Joshua is an undergraduate student at Rhode Island College majoring in Secondary Education and History. He’s been researching fifers, drummers, and bands of music during the eighteenth century for the past 5 years.

Bands of Music in the British Army 1762-1790

“The band of Musick very fine. The whole perfectly well cloathed and appointed”

On the 9th of March, 1768, Alexander Mackrabie wrote to his sister to describe his time in Philadelphia. Unfortunately for him, he writes, “at this place and at this season there is so little of anything amusing.” In order to pass the time, Mr. Mackrabie described a recent practice in the city that was “extremely in vogue” called “Serenading.”

We—with four or five young officers of the regiment in barracks—drink as hard as we can to keep out the cold, and about midnight sally forth, attended by the Band which consists of ten musicians, horns, clarionets, hautboys, and bassoons, march through the streets and play under the window of any lady you choose to distinguish, which they esteem a high Compliment. . . . I have been out twice and only once got a violent cold by it.[1]

1
Figure 1: Detail Showing the Band of the 1st Foot Guards, Artist Unknown, 1753

Bands of Music, also known simply as bands, were another musical entity that existed in the British Army. It is at this point that a distinction must be made between drums and fifes and bands of music. Drummers and fifers were enlisted to play the drum and fife for various duties in camp, signals in battle, and other martial ceremonies. In a regiment of foot, only the grenadier company was allowed two fifers. The other companies were only officially allowed one drummer per company, with the light company typically swapping its drummer for a horn player.[2]

            Instrumentation of a band varied by regiment but generally followed the German tradition of Harmoniemusik, or wind music. Typically scored for at least 6 instruments, compositions included parts for clarinets, hautboys (known today as oboes), horns, and bassoons.[3]

            A roll for the musicians of the 23rd Regiment exists from 1786. The leader, or Band Master was Jacob LeCroix. Under him were 2 clarinets, 2 hautboys, 2 bassoons, 2 horns, and a timpani player. All of the men under LeCroix served in America, with the newest member of the band having served 5 years by 1786.[4]

When the band of the Royal Artillery was formed in 1762, Lieutenant-Colonel Phillips came up with Articles of Agreement. They laid out rules that most other regiments would unofficially use for their own bands.

  1. The band to consist of eight men. who must also be capable to play upon the violoncello, bass, violin and flute, as other common instruments.
  2. The regiment’s musick must consist of two trumpets, two French horns, two bassoons, and four hautbois or clarinets ; these instruments to be provided by the regiment, but kept in repair by the head musician.
  3. The musicians will be looked upon as actual soldiers, and cannot leave the regiment without a formal discharge. The same must also behave them, according to the articles of war.
  4. The aforesaid musicians will be clothed by the regiment.
  5. [In the handwriting of Colonel Phillips.] Provided the musicians are not found to be good performers at their arrival they will be discharged, and at their own expense. This is meant to make the person who engages the musicians careful in his choice.”[5]

2
Figure 2: The Band, c. 1780, Attributed to Thomas Rowlandson

As seen in the Royal Artillery Articles of Agreement, bands were typically made up of private soldiers. These men would receive extra pay from the officers of a regiment to supplement their wages as well as buying instruments. The soldiers were not drummers and fifers; instead, they were known as musicians. Despite being soldiers, these men were talented professional musicians, often able to play multiple instruments. Members of the band did not play or typically fight in battle but instead fulfilled other duties, military and non-military.[6]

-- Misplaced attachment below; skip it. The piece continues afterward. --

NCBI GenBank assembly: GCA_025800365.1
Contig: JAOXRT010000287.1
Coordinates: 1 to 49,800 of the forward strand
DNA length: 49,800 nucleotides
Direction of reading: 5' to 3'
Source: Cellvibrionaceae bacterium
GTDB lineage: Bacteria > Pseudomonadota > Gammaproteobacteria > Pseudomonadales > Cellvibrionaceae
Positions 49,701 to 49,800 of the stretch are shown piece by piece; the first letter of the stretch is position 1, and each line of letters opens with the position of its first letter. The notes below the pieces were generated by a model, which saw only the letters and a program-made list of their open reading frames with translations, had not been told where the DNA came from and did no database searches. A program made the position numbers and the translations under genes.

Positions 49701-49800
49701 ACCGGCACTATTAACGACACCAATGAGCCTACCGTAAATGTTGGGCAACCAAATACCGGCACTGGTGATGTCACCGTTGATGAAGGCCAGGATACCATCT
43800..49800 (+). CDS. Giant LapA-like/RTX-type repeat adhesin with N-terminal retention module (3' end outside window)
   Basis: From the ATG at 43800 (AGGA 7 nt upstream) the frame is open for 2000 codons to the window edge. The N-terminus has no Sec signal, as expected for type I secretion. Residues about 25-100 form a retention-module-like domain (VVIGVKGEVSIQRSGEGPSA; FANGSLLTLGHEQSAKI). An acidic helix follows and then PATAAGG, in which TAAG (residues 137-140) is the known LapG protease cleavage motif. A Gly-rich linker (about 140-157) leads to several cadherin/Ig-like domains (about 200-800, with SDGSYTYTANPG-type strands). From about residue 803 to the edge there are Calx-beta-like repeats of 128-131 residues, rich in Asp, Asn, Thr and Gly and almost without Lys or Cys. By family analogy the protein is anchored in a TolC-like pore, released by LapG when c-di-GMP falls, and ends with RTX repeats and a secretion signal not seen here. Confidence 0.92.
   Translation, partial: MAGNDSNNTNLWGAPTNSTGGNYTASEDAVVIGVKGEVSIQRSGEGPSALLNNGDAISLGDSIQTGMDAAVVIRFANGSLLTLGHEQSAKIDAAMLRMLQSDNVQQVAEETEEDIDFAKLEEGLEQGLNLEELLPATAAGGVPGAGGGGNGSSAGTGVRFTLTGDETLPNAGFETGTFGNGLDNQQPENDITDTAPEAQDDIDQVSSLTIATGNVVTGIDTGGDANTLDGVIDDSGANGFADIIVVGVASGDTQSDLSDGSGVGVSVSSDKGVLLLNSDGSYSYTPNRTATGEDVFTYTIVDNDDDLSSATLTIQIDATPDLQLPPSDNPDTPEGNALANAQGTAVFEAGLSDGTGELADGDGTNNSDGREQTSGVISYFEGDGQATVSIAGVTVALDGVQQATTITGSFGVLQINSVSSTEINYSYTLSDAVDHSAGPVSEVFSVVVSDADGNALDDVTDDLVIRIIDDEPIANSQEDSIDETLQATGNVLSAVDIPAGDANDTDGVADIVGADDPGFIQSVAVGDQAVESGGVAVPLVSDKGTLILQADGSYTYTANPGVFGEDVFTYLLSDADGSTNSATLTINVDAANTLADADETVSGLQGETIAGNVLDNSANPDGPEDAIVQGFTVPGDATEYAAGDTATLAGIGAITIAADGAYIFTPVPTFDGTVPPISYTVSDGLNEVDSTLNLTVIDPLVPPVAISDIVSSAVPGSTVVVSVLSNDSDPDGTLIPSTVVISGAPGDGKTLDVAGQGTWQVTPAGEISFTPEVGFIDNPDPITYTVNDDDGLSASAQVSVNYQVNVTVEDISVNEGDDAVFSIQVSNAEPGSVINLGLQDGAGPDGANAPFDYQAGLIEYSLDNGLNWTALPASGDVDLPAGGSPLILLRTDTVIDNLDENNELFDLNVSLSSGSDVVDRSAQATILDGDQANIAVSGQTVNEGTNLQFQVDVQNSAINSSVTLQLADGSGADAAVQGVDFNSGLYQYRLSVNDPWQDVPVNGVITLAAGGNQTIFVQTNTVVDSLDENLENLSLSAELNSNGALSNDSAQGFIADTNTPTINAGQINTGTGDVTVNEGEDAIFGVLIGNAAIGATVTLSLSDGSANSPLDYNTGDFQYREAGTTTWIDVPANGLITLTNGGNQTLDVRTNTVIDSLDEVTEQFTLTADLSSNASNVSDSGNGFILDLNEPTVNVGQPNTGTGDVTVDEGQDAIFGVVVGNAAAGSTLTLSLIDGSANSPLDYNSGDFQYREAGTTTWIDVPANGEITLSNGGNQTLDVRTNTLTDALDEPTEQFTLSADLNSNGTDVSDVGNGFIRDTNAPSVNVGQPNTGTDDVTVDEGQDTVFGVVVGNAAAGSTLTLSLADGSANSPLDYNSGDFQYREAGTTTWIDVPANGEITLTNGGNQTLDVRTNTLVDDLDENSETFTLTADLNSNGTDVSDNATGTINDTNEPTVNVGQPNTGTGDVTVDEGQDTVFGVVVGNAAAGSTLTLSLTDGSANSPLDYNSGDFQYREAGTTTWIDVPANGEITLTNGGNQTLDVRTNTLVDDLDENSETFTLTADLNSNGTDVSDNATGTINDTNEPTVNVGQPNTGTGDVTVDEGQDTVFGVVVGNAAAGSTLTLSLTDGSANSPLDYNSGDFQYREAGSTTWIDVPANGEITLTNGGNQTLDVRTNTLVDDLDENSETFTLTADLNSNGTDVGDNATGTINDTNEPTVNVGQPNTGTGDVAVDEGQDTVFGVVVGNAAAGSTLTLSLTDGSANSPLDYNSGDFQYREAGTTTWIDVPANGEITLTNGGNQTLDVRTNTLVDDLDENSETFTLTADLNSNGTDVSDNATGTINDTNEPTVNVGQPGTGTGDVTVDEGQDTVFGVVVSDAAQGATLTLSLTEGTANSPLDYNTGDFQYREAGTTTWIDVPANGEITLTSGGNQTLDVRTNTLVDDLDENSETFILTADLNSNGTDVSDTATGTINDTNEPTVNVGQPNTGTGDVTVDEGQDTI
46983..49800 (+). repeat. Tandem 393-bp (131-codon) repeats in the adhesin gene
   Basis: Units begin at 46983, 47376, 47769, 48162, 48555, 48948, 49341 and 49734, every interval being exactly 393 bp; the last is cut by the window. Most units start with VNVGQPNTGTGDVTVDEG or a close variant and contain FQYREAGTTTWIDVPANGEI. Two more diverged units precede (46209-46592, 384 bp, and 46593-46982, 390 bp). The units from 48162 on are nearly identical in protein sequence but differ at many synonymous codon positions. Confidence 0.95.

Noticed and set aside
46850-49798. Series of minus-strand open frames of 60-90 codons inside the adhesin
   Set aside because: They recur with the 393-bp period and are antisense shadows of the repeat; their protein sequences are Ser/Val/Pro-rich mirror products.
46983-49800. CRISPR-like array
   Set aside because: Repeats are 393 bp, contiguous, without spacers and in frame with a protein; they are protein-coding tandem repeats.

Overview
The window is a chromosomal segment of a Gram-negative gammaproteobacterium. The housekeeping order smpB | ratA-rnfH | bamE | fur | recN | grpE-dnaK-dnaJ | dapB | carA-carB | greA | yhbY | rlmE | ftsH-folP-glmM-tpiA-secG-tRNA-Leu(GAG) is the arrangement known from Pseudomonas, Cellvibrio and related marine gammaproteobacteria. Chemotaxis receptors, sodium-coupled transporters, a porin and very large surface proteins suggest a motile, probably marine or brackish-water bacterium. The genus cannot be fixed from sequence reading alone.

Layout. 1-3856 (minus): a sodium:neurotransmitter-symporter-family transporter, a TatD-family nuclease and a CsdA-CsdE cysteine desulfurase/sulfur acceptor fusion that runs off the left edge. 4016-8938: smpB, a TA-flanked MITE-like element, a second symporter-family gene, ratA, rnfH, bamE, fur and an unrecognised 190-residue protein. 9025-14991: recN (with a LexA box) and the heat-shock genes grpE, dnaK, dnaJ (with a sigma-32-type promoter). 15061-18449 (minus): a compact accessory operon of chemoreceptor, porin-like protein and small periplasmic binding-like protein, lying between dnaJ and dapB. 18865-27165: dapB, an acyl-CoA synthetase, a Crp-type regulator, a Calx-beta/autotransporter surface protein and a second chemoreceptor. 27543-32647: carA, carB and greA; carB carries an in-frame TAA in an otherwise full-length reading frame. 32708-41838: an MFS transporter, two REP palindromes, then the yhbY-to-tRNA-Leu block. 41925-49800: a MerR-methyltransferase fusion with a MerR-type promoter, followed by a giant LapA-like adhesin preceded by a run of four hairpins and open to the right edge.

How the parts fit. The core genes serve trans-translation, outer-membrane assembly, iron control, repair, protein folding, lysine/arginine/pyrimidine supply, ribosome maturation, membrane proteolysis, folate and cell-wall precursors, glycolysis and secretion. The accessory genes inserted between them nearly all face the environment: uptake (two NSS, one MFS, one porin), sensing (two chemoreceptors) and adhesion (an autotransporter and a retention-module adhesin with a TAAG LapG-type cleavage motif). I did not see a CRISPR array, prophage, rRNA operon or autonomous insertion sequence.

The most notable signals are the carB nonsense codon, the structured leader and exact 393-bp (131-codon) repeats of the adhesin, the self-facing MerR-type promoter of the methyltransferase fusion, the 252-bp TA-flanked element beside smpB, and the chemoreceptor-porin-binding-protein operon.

It was not uncommon for drummers or fifers to also be members of the band. William Simpson of the 29th Regiment deserted from New York in December of 1770. In his description, his officer wrote that Simpson

“plays well on the Flute and Fife, and plays a little on the Violin and French Horn. Had on when he went away, a short yellow Coat, fac’d Red,. . . the Coat lac’d with Drummers’ Lace.”

William Simpson was most likely a fifer in the 29th but because he could play multiple instruments, it is possible he was in the band. [7]

3
Figure 3: British Foot Guards Parading at St James Place, c. 1792, Artist Unkown

Now that we know what a band was and who their musicians were, the next post will cover the duties and repertoires of these “genteel corps of music.”


Footnotes: 

[1] Philip France, Beata Francis, Eliza Keary, C. F. Keary, and Junius, The Francis Letters, New York: E.P. Dutton and Co., 1901, Pages 89-92, Accessed September 3, 2017, https://archive.org/details/cu31924088024413.

[2] John Williamson, The Elements of Military Arrangement; Comprehending the Tacktick, Exercise, Manoevers, and Discipline of the British Infantry, with an Appendix, containing the substance of the principal standing Orders and Regulations for the Army, London: John Wiliamson, 1781, Page 7. Courtesy of Andrew Kirk

[3] https://www.lipscomb.edu/windbandhistory/rhodeswindband_04_classical.htm

[4] Sherri Rapp, British Regimental Bands of Musick: The Material Culture of Regimental Bands of Music According to Pictorial Documentation, Extant Clothing, and Written Descriptions 1750-1800, Accessed September 4, 2017, https://www.scribd.com/presentation/215381883/British-Bands-of-Musick

[5] Ibid.

[6] Williamson, The Elements, London: John Wiliamson, 1781, Page 7

[7] The New-York Gazette or the Weekly Post-Boy, September 17, 1770, Page 4


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JOSHUA MASON
Joshua is an undergraduate student at Rhode Island College majoring in Secondary Education and History. He’s been researching fifers, drummers, and bands of music during the eighteenth century for the past 5 years.